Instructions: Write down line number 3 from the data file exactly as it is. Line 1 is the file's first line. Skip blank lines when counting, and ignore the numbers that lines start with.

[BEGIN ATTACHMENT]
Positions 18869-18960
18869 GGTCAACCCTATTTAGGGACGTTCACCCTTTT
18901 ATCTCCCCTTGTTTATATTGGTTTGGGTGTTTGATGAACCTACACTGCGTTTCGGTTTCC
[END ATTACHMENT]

18901 ATCTCCCCTTGTTTATATTGGTTTGGGTGTTTGATGAACCTACACTGCGTTTCGGTTTCC